Weatherford-TO-Map“This is the first Four Forest Restoration Initiative task order to be implemented on the Coconino National Forest,” said Mike Elson, district ranger for the Flagstaff Ranger District. “It is appropriate that it is located within an area adjacent to the Schultz fire, which is a stark reminder of why this work is so important.”

Work will be ongoing throughout the season as weather and conditions allow, and logs will be hauled out of the area via Forest Roads 420 ( Schultz Pass Road), 865, and 556 (Little Elden Springs Road).

The Elden Springs Horse Camp, Deer Hill Trail, and Little Elden Trail are within the area and may be closed at times for public safety. Visitors are urged to abide by on-the-ground closures.

No road closures will be in place due to this activity, but delays are possible. When driving on roads used as haul routes, stay to the right and give logging trucks the right of way. When following a logging truck, be aware that bark, mud, and gravel may fall from the truck.

The goal of the Four Forest Restoration Initiative is to accelerate the pace and scale of restoration within 2.4 million acres of ponderosa pine forest in northern Arizona to increase the resilience and proper functioning.  Restoring this fire-adapted ecosystem is accomplished with a suite of restoration activities – from watershed maintenance and habitat improvements to prescribed burning and thinning.

The progress of thinning, fire, and project planning efforts are recorded in Monthly Restoration Updates available on the 4FRI website at

The post 4FRI Thinning Project on Coconino NF Began Today appeared first on Greater Flagstaff Chamber of Commerce.

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Tuesday, July 28, 2015

Arizona Snowbowl to Add First New Chairlift in 30 Years

Arizona Snowbowl to Add First New Chairlift in 30 Years
Resort Officials Unveil Plan for Additional Lifts in the Future

FLAGSTAFF, Ariz. – Resort officials announced today that Arizona’s most popular ski resort, Arizona Snowbowl, will build the ski area’s first new chairlift in 30 years this summer. Part of a massive $10 million multi-resort capital campaign and slated to open for Christmas 2015, the new lift will provide direct access to some of the mountain’s newest and best terrain.

Named after Humphreys Peak, the highest summit in Arizona and part of the San Francisco Peaks above Snowbowl, Humphreys Peak Lift is the resort’s first quad, a chairlift that accommodates four guests per chair. It will span over a half-mile with a vertical rise of 775 feet and serve popular intermediate trails built in 2011, including Route 66, Pluto and Dutchman.

As part of today’s announcement, general partner Eric Borowsky said that James Coleman, managing partner of Purgatory Resort of Durango, Colorado; Pajarito Mountain of Los Alamos, New Mexico; and Sipapu Ski and Summer Resort near Taos, New Mexico; has become a partner in the existing Snowbowl partnership.

“Together, with James Coleman and Snowbowl general manager J.R. Murray, our team has already been hard at work to expand and build upon the tremendous success at Arizona Snowbowl, and today’s announcement only accelerates our plans for the future of this resort,” Borowsky said.

Coleman said Snowbowl’s new lift and the snowmaking projects will account for around $2 million of this summer’s $10 million capital campaign, which will add significant mountain improvements across the four southwest resorts. Snowbowl and Sipapu are building new quad chairlifts and Purgatory will replace the Legend’s Lift with a high-speed detachable quad. All four ski areas are adding new trails and improving snowmaking infrastructure.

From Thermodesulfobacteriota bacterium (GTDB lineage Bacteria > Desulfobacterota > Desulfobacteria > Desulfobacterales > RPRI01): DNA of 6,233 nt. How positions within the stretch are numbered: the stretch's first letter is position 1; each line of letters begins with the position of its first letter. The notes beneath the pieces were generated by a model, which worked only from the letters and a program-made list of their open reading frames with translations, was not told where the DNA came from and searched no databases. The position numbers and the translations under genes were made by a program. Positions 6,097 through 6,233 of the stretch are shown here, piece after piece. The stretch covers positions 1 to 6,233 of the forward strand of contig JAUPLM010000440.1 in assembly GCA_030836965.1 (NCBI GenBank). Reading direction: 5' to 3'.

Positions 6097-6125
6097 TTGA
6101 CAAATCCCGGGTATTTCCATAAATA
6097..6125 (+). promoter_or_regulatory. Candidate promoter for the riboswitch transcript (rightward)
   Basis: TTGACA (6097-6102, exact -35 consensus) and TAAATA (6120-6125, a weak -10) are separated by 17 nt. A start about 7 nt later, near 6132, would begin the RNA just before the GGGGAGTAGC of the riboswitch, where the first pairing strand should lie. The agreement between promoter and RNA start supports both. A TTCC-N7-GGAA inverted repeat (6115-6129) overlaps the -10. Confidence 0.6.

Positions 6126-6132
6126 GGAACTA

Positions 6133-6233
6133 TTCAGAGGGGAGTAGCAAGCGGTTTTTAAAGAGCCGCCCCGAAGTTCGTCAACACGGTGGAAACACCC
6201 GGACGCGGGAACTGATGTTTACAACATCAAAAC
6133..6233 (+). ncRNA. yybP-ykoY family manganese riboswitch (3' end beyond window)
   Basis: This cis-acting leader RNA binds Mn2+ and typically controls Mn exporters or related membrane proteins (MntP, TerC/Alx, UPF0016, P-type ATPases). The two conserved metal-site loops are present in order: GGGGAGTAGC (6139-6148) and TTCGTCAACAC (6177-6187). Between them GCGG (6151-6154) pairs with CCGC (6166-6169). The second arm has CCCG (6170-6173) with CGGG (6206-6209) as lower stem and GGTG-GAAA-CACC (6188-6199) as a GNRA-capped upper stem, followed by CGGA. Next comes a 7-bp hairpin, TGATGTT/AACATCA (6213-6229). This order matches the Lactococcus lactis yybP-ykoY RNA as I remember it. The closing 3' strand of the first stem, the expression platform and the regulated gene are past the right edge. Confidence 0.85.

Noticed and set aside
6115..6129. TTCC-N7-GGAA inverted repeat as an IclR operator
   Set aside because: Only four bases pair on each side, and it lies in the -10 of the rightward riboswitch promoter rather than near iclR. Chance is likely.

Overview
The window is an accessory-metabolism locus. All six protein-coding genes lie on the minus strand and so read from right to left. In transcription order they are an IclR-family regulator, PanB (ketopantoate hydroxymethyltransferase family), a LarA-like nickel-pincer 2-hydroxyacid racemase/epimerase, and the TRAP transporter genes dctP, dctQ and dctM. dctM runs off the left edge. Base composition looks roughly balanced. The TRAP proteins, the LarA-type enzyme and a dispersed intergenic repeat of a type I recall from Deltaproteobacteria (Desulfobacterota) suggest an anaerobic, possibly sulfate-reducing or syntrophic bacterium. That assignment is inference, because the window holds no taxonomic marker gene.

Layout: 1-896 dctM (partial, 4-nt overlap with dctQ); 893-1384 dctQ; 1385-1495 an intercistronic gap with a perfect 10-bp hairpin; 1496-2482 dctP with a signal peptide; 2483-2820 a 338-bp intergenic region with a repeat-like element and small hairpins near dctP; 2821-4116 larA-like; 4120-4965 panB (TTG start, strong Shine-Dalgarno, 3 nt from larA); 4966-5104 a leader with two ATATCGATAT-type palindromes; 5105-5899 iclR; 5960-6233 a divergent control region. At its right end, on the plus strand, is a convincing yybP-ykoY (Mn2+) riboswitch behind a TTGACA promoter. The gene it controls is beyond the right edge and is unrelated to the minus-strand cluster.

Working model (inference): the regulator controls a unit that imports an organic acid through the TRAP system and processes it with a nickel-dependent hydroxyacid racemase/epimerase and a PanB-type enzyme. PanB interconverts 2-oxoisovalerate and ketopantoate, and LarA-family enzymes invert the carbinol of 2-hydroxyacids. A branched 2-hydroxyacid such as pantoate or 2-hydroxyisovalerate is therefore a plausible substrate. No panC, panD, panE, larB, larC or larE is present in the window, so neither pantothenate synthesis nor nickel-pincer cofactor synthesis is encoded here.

“Eric Borowsky pioneered one of the most progressive and innovative snowmaking systems in the country to secure the future of the Snowbowl,” Coleman said. “As we look to the upcoming winter and beyond, we are focusing on creating an even better mountain experience for our guests with the installation of the new Humphreys Peak Lift and future high-speed lifts.”

The Humphreys Peak Lift is the first of several new chairlifts planned at Snowbowl. The next lift on the docket is the Grand Canyon Express, Snowbowl’s first high-speed lift. Engineering and planning for the approved Grand Canyon Express, which will serve 90% of the terrain currently served by the popular Agassiz lift, is currently underway, and mountain crews are adding snowmaking infrastructure to support the future lift. An opening date for the new Grand Canyons lift has not been announced.

The post Arizona Snowbowl to Add First New Chairlift in 30 Years appeared first on Greater Flagstaff Chamber of Commerce.

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Friday, July 24, 2015

Colorado River Day this Saturday


 A Celebration of a Most Precious Resource

Saturday, July 25th is Colorado River Day marking the 94th anniversary of the Grand River being officially renamed the Colorado River in 1921. The Colorado River stretches for 1,450 miles from the central Rocky Mountains in the U.S. in a southwesterly direction across the Colorado Plateau to Lake Mead, before turning south into Mexico, emptying into the Gulf of California between Baja California and Sonora. Known for its dramatic canyons and whitewater rapids, the Colorado River is a vital source of water for agricultural and urban areas in seven U.S. and two Mexican states. The Greater Flagstaff Chamber of Commerce continues to work with corporate executives, water strategists and political leaders to share innovations, best practices and challenges on water conservation and sustainability to preserve the river.

A large portion of Flagstaff’s economy revolves around the direct and indirect positive benefits our community receives from the Colorado River. People travel from all over the world to take their first or tenth trip down the Colorado and use Flagstaff as their base of operations. We have fifteen non-consumptive river running operators that generate $37.5 million annually into our local economy. Flagstaff outfitters pay $2.4 million a year in franchise fees to the National Park Service. The indirect positive economic value is realized in full hotels and restaurants as well as grocery, fuel and other outdoor recreation supply companies which are valued business members of the Greater Flagstaff Chamber.

protectFlowsAccording to one of our partner organizations Protect the Flows, ( the Colorado River would be the 19th largest employer on the Fortune 500 and creates $10.4 Billion in annual earnings, salaries, and wages while supporting 234,000 jobs across Arizona, Colorado, Nevada, New Mexico, Utah, and Wyoming. A 2014 study from the W.P. Carey School of Business at Arizona State University estimated impact of Colorado River water loss for the entire Basin Region Economy to be at $1.4 Trillion.

This is a stark reminder of the importance of working together to find sustainable solutions in order to deal with the decade long drought while Lake Mead is at historic low levels. The enormous positives require us to be responsible stewards of this most precious resource.


The post Colorado River Day this Saturday appeared first on Greater Flagstaff Chamber of Commerce.